The Morgan Library and Museum in Midtown Manhattan covers a vast field. Built upon the collection of an individual who had diverse interests, the Morgan covers the written word and music as well as the visual arts. Furthermore, it is housed in an architecturally important building.
The museum began as the private library of J.P. Morgan. Morgan was a very successful financier who rose to be perhaps the richest and most powerful person in the world
In 1902, Morgan commissioned architect .Charles McKim of the prestigious firm McKim, Mead and White, to design a building to house Morgan's collection of books, prints, drawings and works of art. The building would be at the corner of Madison Avenue and East 36th Street, next to Morgan's residence. The resulting Italian Renaissance building with its marble exterior is considered to be McKim's masterpiece.
Morgan's son and heir, J.P. Morgan Jr. (“Jack”), converted the library into a public institution in 1924. The new institution was called the Pierpont Morgan Library. And operated under that name until 2008.
In 1928, an annex was built on the site where J.P. Morgan's residence had been. Sixty years later, Jack's brownstone residence on the corner of Madison and East 37th Street was added to the complex.
This collection of buildings was brought together in 2006, when a new entrance building was erected on Madison Avenue. Designed by Renzo Piano, the building is done in a contemporary style. However, it does not call attention to itself and thus harmonizes with the rest of the complex's primarily 19th century architecture.
The new building doubled the museum's exhibition space , created a new reading room and provided space for a restaurant and a shop. When the museum reopened after this renovation it did so as the Morgan Library and Museum.
As one might expect, J.P. Morgan had an impressive collection of books, works of art and rare materials. Over the years, the museum's staff has added to this collection. As a result, the permanent collection includes drawings by Leonardo Da Vinci, Michelangelo, Rembrandt, Cezanne and Van Gogh. There are manuscripts by Lord Byron, Charlotte Bronte and Charles Dickens to name a few. Musicians are represented by written material from Beethoven, Chopin, Verdi and Bob Dylan. Of course, there are Gutenberg bibles.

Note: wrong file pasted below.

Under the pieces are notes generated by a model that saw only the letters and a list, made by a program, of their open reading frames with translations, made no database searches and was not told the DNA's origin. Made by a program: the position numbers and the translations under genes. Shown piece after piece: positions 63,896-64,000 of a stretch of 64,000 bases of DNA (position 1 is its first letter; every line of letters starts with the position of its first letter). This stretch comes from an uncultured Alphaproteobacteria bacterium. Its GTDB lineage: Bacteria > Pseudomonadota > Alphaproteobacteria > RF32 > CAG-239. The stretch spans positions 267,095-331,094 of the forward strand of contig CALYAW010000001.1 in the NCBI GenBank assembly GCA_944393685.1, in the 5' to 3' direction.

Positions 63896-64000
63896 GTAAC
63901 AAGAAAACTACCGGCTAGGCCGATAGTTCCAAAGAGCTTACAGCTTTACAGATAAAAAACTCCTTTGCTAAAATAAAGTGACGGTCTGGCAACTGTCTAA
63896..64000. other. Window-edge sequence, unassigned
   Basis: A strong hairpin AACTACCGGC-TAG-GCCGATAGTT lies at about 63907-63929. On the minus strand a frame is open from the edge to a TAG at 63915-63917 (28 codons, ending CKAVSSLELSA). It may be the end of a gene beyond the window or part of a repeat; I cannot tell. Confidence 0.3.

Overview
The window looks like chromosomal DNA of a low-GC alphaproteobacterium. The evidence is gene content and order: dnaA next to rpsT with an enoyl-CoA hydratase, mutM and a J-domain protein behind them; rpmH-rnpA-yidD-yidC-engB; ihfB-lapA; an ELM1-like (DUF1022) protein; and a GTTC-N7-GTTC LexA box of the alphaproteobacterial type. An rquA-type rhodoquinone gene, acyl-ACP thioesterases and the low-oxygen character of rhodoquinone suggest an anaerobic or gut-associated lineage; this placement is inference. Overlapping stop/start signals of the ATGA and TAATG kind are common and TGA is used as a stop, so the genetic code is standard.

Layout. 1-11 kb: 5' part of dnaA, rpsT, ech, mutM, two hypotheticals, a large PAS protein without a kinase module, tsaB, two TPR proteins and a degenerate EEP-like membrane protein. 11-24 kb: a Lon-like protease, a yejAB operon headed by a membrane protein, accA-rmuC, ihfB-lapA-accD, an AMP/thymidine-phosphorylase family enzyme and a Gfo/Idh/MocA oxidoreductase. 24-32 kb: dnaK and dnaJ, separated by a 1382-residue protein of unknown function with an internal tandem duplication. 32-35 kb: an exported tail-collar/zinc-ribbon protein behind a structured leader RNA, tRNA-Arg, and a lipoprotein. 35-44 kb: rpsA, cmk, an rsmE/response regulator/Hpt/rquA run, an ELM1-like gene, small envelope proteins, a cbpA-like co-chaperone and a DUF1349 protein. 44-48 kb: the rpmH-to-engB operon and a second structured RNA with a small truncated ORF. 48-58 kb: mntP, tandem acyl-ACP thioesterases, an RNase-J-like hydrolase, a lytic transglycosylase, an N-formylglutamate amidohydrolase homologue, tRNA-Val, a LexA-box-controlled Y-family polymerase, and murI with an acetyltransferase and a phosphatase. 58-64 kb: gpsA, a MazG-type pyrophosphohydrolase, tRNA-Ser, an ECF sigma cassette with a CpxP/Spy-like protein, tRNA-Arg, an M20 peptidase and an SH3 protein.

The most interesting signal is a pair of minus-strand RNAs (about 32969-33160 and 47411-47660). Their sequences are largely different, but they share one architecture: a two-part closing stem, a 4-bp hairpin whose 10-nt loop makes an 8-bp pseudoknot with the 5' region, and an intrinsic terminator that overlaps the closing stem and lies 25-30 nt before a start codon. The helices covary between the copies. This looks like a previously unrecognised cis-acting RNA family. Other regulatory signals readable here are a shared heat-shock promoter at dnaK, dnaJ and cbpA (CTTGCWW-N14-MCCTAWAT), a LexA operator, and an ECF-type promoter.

Although the collection does contain some paintings, this is not the focus. Rather, its works of visual art are mostly drawings and prints.
With a collection of this size, not everything can be on permanent display. Therefore, the museum organizes temporary exhibits drawing from its collection. In these temporary exhibits, the museums items are sometimes supplemented with related paintings and works from other museums.
A visit to the museum is not complete without a look at J.P. Morgan's library and private study. Even though they date from the early 20th century, this series of rooms in the original McKim building are elaborate and grand in a way that only the 19th century could have produced. Not only are they visually awesome but it is fascinating that they were built for a private individual.
For more information about visiting the Morgan, see the Morgan Library and Museum webisite.
Above: The original McKim building.
Below: The entrance building.
Above: J.P. Morgan's study.
Below: J.P. Morgan's library.
ARTICLES AND REVIEWS
Exhibition review: "Panoramas"
Exhibition review: Two Niche Exhibitions at the Morgan
Exhibition review: "Guercino - Virtuoso Draftsman"
Exhibition review: "John Singer Sargent: Portraits in Charcoal"
Exhibition review: "Hogarth: Cruelty and Humor"
Exhibition review: "Early Italian Drawing"
Exhibition review: "Invention and Design"
Exhibition review: "By Any Means"
Exhibition review: "Tolkien: Maker of Middle-earth"
Exhibition Review: Poussin, Claude and French Drawing in the Classical Age
Exhibition Review: Henry James and American Painting
Exhibition Review: Drawn to Greatness - Drawings From the Thaw Collection
Exhibition Review: "Wayne Theibaud Draftsman"
Exhibition Review: "Pontormo Miraculous Encounters"
Places to see art - - New York City - - Morgan Library and Museum